Of the substation:
“In the past, high-voltage substations were always industrial looking eyesores that, whenever possible, were banished from urban centres.” Ward Pincus, Siemens.
Can our cities become more creative as utility structures become harder and harder to hide?
Can our substations embellish the urban realm, rather than become a blemish on the face of the built environment?
The parallels I am drawing between the images on the left and right hand side of the page will form the basis of the brief.
Whilst not being an area designed for human occupation, the substation offers opportunity in terms of its layout and visual aesthetic. Much like the Japanese rock garden which should be viewed from a distance to fully appreciate its beauty, the substation too can be viewed only from a distance. Indeed, a cactus inside a terrarium, whilst beautiful to admire if planted thoughtfully among its surroundings, will give you a nasty prick if you decide to get too close…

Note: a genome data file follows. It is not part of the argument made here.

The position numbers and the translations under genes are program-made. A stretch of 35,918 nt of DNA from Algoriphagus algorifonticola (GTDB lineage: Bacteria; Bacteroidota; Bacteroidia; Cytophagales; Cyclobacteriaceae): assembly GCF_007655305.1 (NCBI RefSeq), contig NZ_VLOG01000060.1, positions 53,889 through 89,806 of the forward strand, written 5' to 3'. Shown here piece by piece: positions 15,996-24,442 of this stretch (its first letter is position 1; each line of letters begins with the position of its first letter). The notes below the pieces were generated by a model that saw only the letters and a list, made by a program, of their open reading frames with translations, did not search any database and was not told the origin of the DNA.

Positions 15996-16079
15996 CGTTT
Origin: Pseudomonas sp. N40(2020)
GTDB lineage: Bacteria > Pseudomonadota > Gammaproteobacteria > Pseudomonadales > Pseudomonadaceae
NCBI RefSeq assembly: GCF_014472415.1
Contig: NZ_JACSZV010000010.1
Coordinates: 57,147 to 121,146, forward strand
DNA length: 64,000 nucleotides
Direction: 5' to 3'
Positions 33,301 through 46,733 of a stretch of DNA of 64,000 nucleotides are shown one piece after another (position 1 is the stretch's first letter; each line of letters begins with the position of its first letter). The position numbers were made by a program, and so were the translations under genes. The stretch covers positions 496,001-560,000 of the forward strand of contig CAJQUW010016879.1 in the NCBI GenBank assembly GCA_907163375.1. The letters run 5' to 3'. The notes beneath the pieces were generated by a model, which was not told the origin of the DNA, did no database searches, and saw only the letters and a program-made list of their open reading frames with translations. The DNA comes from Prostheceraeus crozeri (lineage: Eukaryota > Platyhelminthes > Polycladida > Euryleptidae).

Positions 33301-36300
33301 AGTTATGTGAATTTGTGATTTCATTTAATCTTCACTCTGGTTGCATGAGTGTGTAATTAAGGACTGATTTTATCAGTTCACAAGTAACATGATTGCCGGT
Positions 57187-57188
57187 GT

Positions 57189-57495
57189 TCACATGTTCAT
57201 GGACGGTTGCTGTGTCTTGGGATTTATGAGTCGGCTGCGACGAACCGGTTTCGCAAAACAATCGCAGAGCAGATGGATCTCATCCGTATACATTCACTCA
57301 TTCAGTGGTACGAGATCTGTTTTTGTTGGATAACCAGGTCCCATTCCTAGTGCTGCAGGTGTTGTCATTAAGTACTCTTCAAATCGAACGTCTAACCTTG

Could we imagine that the utilitarian substation is becoming the private rooftop garden of corporations and buildings of the 21st century. Visible on the skyline of our cities, yet unable to get close to, if they were designed with the aesthetic of a human onlooker in mind, perhaps a new typology for ‘plant’ could arise…
Written by Christopher J Delahunt /// Bartlett M.Arch Graduate